Wired Science has an exclusive interview with Ari Ne’eman, the first openly autistic White House appointee in history, who has been given a place on the National Council on Disability that advises the president on equality for disabled people.
Ne’eman is an advocate of neurodiversity, which rather than automatically seeing conditions like autism and Asperger’s syndrome as diseases to be cured, understands them as another form of human variation that should be accepted.
As a society, our approach to autism is still primarily “How do we make autistic people behave more normally? How do we get them to increase eye contact and make small talk while suppressing hand-flapping and other stims?” The inventor of a well-known form of behavioral intervention for autism, Dr. Ivar Lovaas, who passed away recently, said that his goal was to make autistic kids indistinguishable from their peers. That goal has more to do with increasing the comfort of non-autistic people than with what autistic people really need.
Lovaas also experimented with trying to make what he called effeminate boys normal. It was a silly idea around homosexuality, and it’s a silly idea around autism. What if we asked instead, “How can we increase the quality of life for autistic people?” We wouldn’t lose anything by that paradigm shift. We’d still be searching for ways to help autistic people communicate, stop dangerous and self-injurious behaviors, and make it easier for autistic people to have friends.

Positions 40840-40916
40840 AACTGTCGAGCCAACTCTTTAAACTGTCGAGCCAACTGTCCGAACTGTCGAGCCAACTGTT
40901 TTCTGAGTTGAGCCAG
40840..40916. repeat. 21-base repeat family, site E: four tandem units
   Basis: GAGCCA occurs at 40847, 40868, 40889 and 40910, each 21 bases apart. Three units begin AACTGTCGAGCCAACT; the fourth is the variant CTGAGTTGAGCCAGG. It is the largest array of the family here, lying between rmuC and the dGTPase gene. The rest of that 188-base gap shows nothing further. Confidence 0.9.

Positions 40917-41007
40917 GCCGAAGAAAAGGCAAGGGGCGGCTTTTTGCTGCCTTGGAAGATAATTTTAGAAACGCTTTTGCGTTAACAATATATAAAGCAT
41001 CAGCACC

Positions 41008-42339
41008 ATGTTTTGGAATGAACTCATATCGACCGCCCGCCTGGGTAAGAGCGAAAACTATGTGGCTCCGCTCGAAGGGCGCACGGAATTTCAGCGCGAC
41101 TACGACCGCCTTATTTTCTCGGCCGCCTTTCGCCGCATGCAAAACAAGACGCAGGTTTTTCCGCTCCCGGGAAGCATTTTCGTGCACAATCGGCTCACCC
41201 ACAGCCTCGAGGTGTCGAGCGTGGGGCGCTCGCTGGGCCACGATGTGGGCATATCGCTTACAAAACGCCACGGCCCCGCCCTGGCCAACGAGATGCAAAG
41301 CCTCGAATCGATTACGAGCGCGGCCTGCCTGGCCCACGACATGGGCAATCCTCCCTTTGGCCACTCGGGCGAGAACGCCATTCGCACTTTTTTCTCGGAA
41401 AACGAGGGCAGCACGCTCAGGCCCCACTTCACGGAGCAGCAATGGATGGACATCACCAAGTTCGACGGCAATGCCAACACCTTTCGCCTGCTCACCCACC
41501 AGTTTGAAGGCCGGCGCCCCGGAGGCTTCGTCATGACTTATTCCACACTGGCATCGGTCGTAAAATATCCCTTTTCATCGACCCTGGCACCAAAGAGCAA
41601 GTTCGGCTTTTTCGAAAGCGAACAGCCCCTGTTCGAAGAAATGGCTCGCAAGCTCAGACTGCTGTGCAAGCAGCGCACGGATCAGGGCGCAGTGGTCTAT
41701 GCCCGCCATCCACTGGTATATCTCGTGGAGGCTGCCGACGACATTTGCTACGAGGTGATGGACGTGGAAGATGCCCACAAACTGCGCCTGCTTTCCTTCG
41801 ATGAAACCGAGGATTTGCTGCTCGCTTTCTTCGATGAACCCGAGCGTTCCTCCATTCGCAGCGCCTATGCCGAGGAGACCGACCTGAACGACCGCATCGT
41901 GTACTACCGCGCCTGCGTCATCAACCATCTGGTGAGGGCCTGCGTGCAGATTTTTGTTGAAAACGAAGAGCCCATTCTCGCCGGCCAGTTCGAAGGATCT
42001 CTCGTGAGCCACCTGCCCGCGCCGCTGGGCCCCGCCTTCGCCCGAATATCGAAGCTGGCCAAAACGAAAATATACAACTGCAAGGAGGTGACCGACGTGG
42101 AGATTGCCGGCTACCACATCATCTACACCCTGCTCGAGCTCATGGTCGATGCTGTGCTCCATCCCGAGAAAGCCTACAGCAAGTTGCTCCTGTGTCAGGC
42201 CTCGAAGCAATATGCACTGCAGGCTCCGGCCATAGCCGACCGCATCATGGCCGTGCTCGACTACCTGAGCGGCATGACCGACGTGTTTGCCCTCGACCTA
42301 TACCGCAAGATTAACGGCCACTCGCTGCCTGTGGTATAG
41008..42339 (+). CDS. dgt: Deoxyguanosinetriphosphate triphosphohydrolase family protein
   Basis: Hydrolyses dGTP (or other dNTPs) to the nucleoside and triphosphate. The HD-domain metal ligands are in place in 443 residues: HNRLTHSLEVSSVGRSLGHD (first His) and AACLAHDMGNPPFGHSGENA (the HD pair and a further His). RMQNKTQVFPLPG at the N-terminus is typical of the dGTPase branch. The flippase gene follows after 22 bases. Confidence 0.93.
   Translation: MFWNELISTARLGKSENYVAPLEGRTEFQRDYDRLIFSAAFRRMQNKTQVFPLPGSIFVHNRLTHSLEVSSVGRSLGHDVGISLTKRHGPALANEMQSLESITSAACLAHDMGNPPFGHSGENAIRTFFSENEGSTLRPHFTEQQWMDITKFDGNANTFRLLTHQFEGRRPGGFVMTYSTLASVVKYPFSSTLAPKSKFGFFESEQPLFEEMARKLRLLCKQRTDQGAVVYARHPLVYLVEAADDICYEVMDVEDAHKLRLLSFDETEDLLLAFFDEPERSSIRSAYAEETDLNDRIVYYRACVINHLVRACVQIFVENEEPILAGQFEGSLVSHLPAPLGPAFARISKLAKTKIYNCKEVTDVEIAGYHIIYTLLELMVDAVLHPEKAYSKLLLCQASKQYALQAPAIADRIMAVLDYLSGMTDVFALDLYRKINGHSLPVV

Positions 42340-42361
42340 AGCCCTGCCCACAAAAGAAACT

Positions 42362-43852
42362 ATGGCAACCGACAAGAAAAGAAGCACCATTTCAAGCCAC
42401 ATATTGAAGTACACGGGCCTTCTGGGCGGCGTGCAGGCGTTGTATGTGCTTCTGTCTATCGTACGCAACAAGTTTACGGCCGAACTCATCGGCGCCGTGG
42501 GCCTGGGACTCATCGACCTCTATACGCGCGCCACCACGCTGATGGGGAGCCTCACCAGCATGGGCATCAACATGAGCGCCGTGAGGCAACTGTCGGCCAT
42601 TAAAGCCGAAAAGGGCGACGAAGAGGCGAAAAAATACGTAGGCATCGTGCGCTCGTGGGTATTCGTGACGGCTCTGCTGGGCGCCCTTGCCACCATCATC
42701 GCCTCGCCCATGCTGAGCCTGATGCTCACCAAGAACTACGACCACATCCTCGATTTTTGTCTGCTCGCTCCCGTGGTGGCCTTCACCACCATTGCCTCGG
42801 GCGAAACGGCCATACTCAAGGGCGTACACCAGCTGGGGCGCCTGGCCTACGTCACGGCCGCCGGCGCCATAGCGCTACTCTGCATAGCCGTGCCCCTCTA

But the current bias in treatment — which measures progress by how non-autistic a person looks — would be taken away. Instead of trying to make autistic people normal, society should be asking us what we need to be happy.
This issue is a particularly heated one, not least because describing someone as ‘on the autism spectrum’, or even ‘autistic’ tell us little about the individual.
People with a diagnosis of autism can range from highly intelligent but socially atypical individuals, to people who are unable to attend to their most basic needs and are severely cognitively impaired.
This diversity means that anyone seeming to champion autistic people is assumed by one party or other to be an interloper who doesn’t fully represent the range of life experiences, either of individuals or families with autistic members.
Ne’eman is certainly a powerful and articulate speaker and as the first autistic person to be appointed to an official advisory position, he will be seen as the ‘voice of autism’ whether he likes it or not.
Link to Wired Science interview with Ari Ne’eman.